You might not think this a big deal: it's probably clear to you what you meant. But it might be confusing enough to other users to cause serious confusion about what people are and aren't allowed to do with your software. In particular, the text of the GPL says:

> If the Program as you received it, or any part of it, contains a notice stating that it is governed by this License along with a term that is a further restriction, you may remove that term.

That means that by placing the GPL alongside your restrictions against [commercial reuse / modification], you're actually giving people the legal right to strip away those restrictions! I'm sure that's not what you meant to do(!), but that's the legal reality of how the licensing of your project stands right now.

I think there's two fairly easy fixes to choose from:

  1. License your software under a Creative Commons license with a [Non-commercial / NoDerivs] license. Creative Commons licenses are widely-used, legally-sound licenses written by lawyers, and the [CC-BY-NC] license or [CC-BY-NC] license might suit your needs more precisely that the GPL. However, Creative Commons explicitly discourages use of their licenses on software, since it's often not compatible with other popular software licenses (making it difficult to reuse code with yours) and it doesn't require sharing source code on derivatives like the GPL does. You can use a CC license with a ShareAlike clause (like CC-BY-NC-SA) but still doesn't require sharing the source code -- it only requires share-alike terms on whatever the downstream distributor choses to share, which could be only the compiled binary.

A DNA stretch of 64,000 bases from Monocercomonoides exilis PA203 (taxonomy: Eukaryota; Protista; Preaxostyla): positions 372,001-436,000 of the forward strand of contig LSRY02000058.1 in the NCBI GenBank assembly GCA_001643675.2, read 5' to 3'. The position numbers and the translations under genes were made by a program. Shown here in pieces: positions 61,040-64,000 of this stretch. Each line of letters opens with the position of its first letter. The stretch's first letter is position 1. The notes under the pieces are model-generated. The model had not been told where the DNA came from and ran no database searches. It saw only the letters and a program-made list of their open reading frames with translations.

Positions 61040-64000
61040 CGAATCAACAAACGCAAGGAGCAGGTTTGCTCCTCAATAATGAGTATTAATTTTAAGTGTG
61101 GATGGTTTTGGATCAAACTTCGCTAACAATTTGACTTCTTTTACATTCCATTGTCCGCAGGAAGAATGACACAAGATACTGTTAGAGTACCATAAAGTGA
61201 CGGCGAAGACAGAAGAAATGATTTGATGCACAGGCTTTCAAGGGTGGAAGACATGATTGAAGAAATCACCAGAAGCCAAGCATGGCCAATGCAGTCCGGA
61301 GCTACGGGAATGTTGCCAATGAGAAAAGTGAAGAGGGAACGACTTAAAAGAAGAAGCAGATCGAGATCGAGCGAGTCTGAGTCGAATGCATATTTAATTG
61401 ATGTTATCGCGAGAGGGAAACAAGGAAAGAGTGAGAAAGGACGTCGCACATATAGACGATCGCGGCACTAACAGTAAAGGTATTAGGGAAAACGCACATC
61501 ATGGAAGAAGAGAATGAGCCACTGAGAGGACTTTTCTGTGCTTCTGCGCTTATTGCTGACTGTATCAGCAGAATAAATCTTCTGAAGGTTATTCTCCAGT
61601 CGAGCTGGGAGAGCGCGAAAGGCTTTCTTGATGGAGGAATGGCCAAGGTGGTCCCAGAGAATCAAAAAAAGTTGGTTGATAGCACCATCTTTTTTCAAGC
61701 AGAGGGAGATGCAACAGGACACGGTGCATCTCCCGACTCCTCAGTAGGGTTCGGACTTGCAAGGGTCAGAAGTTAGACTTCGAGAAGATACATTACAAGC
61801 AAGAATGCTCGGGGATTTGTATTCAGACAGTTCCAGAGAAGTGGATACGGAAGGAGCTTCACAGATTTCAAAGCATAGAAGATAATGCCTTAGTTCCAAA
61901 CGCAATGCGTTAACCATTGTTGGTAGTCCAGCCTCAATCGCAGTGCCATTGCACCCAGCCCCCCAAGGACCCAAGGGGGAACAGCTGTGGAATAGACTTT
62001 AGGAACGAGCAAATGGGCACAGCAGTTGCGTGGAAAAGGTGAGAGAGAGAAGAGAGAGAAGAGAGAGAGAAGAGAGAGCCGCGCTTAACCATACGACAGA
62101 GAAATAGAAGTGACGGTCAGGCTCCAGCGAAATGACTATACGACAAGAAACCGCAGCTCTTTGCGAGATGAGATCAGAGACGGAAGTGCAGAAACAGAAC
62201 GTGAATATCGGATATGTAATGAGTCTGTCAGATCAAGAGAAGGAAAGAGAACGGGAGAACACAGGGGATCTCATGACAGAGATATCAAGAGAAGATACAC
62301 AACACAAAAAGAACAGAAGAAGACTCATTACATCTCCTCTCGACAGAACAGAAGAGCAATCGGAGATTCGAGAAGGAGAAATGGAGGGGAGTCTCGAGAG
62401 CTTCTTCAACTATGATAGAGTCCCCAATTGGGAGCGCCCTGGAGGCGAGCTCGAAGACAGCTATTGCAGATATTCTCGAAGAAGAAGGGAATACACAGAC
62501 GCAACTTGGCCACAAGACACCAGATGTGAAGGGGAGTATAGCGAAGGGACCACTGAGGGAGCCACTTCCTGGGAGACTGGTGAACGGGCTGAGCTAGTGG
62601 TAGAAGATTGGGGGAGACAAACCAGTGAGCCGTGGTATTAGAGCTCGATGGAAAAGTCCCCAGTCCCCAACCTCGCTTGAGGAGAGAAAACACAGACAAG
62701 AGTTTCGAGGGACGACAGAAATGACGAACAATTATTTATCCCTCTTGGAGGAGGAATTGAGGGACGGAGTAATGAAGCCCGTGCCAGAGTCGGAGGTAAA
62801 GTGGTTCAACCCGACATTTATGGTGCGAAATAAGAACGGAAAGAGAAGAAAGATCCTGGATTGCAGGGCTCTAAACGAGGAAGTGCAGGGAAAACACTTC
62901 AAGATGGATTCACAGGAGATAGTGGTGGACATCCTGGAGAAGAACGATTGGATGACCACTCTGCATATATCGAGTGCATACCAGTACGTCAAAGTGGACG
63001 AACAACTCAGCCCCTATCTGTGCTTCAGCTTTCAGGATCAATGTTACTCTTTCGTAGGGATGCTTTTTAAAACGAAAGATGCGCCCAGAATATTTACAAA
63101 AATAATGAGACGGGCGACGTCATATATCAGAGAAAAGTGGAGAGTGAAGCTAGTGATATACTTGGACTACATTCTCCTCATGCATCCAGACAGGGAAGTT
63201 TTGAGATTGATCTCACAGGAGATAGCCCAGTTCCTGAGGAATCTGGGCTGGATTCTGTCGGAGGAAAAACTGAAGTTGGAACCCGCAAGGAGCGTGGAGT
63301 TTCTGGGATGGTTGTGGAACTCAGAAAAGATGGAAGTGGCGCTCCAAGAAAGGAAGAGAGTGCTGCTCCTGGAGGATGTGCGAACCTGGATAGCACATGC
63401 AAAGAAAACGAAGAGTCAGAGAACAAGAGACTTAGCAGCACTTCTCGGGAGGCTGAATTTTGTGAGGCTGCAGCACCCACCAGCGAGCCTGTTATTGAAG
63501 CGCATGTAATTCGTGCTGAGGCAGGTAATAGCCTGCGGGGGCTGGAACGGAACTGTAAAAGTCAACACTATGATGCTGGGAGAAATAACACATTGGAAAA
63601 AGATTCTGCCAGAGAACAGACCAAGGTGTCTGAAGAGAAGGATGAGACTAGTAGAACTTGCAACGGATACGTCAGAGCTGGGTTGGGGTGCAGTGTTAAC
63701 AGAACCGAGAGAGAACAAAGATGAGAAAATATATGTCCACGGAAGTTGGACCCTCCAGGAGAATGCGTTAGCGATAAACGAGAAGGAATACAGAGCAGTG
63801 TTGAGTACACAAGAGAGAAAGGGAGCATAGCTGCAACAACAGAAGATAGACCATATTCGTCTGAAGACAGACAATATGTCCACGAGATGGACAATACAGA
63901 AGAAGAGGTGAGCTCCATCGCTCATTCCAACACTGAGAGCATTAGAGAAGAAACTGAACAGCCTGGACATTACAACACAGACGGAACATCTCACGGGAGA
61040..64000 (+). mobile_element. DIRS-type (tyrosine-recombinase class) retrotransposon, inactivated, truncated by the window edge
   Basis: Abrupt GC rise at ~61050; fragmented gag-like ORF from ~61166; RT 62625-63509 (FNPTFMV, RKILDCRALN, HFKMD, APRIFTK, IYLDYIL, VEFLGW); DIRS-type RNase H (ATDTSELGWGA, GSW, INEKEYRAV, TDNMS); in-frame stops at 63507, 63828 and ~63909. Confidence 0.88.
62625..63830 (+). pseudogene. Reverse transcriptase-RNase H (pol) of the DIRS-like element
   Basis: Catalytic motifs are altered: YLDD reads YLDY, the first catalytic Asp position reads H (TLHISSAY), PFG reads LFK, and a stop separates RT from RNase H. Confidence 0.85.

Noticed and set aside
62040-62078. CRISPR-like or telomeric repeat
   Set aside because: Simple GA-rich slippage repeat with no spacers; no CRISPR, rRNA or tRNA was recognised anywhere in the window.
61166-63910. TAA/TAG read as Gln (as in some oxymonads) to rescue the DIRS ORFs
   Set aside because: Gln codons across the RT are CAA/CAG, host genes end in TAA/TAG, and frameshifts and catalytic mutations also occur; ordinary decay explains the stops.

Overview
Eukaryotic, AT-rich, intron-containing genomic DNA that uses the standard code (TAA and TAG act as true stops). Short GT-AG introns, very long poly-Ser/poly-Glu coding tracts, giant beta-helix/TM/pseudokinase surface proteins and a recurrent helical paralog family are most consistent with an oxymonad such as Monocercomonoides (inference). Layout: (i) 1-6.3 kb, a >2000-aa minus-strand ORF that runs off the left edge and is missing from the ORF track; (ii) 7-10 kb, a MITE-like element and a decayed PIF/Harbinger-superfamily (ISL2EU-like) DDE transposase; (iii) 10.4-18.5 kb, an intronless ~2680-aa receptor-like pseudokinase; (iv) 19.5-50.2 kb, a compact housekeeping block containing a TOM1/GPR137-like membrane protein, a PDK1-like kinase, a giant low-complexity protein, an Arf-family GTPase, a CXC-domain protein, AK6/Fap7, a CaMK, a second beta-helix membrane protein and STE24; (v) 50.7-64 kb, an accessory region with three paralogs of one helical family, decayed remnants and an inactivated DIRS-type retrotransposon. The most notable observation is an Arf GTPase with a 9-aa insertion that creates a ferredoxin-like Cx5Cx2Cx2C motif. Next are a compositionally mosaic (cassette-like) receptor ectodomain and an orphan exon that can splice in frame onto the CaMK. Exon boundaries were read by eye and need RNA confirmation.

2. Alternatively, you might think about fully embracing the GPL.

    • [Commercial resale of [L]GPL-licensed code isn't very likely anyway, since it's freely available from you, and any modifications a downstream seller makes you can immediately pull back into your own project, making the seller's paid version only as good as your own version.]

    • [If you're worried about modifications, don't be: since the [L]GPL requires people to share their modified source when they share a modified version of your mod, you can use those modifications yourself. In other words, allowing people to make changes to your [L]GPL software is essentially a way to get improvements for free.]

Which path you choose is up to you, but I strongly recommend fixing the conflict in terms between your README and license text. Someone could easily use your software in ways that you did not intend due to the confusing conflict of terms. You can avoid this by making sure there isn't any such conflict.

I'm happy to answer any questions you have. Thanks again for sharing your mod.

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    I would disagree with “they don't want to use a floss licence”, I think they are confused. Most people don't understand Free Software / Open Source, including most people that write about it. Often people want to share, but don't want to be taken advantage of. If is vary hard to be taken advantage of if your code is GPL. You wont get rich, but then that was never going to happen any way. For example mozaic. If it was proprietary then no one would have used it, and we would not be here to day. – ctrl-alt-delor Oct 4 '17 at 8:28